The cortex constitutes the primary site of higher cognitive functions and mental disease. No unified theory of how the cortex works exists yet, due to our basic ignorance about its microcircuits (i.e. the detailed connectivity patterns of any cortical area), and also because it is likely that its function is based on an emergent level, determined by the states of activity of large neuronal ensembles. Two-photon calcium imaging and photo-activation techniques enable us to simultaneous record and optically manipulate the activity of larger neuronal populations, while maintaining single cell resolution. Using such techniques we have encountered signs of what could be a highly distributed and essentially random cortical microcircuit. Based on these results, we propose the idea that the cortex is a random circuit, meaning that each synaptic connection is chosen by chance, independently from others. These circuits, mathematically analogous to completely connected ones, would maximize the distribution of information and enable the appearance of emergent functional states. This model runs contrary to the traditional view of the cortex, one that arose from sampling individual neurons, as a very specific machine where the connectivity and function of each neuron is precisely determined. Using this award, I want to test the hypothesis that the cortex is a random network, applying novel two-photon methods in a large-scale and systematic study of the mouse cortical microcircuit. I propose a three-pronged approach: 1- Image the activity of an entire cortical module in a mouse, to detect all spikes from all cells. 2- Perform "Circuit Cracker" analysis to obtain the blueprint of connectivity of the module. 3- Optically manipulate the population activity to test whether it behaves as a random circuit. Experiments will be done in mouse cortex in vivo, with awake, head-restrained preparations, under sensory stimulation and rest. Transgenic strains will b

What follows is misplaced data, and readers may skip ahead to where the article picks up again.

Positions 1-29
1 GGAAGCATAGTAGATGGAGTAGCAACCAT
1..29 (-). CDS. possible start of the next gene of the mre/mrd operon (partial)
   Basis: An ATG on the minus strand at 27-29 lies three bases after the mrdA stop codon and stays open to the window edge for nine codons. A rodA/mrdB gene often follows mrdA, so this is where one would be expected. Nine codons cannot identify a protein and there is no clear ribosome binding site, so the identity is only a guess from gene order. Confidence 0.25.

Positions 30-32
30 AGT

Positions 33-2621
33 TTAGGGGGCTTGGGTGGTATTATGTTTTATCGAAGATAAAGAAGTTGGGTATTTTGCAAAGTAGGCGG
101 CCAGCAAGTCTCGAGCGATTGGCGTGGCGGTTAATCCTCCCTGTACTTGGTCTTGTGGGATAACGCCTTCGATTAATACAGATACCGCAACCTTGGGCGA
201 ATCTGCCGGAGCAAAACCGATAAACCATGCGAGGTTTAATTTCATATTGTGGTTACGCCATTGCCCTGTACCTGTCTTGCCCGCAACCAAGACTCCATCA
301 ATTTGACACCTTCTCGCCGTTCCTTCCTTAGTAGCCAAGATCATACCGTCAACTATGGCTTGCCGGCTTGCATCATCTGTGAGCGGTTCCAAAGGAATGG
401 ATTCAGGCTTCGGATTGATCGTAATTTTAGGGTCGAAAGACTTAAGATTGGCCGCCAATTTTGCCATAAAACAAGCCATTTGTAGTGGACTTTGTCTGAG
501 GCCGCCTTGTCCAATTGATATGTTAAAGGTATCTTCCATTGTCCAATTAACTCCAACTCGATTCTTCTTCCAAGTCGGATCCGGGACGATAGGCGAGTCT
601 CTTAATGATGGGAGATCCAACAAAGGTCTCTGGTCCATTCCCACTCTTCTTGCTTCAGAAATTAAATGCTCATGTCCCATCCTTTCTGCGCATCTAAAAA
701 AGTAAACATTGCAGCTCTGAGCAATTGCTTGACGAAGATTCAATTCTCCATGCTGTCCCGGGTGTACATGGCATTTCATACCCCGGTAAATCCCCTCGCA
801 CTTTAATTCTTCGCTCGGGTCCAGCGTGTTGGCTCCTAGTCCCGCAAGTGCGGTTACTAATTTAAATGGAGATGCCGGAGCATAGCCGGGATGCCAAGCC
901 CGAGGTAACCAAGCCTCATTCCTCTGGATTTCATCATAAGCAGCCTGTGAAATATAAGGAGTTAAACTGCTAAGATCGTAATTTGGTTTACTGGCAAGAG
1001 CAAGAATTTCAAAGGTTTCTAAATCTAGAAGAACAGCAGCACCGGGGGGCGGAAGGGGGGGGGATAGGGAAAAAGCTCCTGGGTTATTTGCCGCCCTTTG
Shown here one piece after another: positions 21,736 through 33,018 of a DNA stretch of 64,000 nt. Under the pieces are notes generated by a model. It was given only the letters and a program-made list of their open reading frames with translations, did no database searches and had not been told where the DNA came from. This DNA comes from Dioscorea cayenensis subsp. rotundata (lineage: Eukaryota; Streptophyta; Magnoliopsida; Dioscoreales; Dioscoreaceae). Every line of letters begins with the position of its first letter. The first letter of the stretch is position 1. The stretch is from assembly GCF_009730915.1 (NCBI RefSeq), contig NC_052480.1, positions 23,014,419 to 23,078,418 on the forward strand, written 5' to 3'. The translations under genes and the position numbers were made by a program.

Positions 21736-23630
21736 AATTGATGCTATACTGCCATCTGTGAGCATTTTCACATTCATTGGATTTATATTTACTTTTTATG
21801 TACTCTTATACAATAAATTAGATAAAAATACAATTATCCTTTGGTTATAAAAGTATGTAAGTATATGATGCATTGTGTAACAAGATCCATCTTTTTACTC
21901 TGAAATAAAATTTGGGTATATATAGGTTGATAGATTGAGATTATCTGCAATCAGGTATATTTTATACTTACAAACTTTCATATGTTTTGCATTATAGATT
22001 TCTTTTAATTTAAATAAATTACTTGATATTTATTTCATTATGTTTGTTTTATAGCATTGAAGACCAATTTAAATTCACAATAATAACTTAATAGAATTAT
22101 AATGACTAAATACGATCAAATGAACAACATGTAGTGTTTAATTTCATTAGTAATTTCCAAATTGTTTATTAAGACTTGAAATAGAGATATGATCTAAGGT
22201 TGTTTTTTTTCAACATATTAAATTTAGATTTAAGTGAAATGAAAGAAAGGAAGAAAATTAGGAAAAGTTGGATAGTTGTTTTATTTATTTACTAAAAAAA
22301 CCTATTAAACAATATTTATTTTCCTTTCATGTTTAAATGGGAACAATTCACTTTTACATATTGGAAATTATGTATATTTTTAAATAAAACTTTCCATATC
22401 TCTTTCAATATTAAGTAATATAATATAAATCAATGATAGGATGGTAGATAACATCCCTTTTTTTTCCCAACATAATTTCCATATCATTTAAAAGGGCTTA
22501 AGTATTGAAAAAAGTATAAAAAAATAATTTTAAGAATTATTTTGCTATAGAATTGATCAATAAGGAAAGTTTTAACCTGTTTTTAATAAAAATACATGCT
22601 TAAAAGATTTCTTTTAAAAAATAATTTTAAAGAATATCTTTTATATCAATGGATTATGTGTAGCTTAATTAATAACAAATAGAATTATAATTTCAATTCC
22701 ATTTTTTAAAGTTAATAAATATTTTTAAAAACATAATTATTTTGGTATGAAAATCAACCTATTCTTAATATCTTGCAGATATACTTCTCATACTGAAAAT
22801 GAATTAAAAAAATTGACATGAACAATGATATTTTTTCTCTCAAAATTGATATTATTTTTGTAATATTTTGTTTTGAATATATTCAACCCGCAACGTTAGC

Agency
National Institute of Health (NIH)
Institute
National Eye Institute (NEI)
Type
NIH Director’s Pioneer Award (NDPA) (DP1)
Project #
1DP1EY024503-01
Application #
8563646
Study Section
Special Emphasis Panel (ZRG1-BCMB-N (50))
Program Officer
Steinmetz, Michael A
Project Start
2013-09-30
Project End
2018-08-31
Budget Start
2013-09-30
Budget End
2014-08-31
Support Year
1
Fiscal Year
2013
Total Cost
$800,000
Indirect Cost
$300,000
Name
Columbia University (N.Y.)
Department
Biology
Type
Other Domestic Higher Education
DUNS #
049179401
City
New York
State
NY
Country
United States
Zip Code
10027
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Izquierdo-Serra, Mercè; Gascón-Moya, Marta; Hirtz, Jan J et al. (2014) Two-photon neuronal and astrocytic stimulation with azobenzene-based photoswitches. J Am Chem Soc 136:8693-701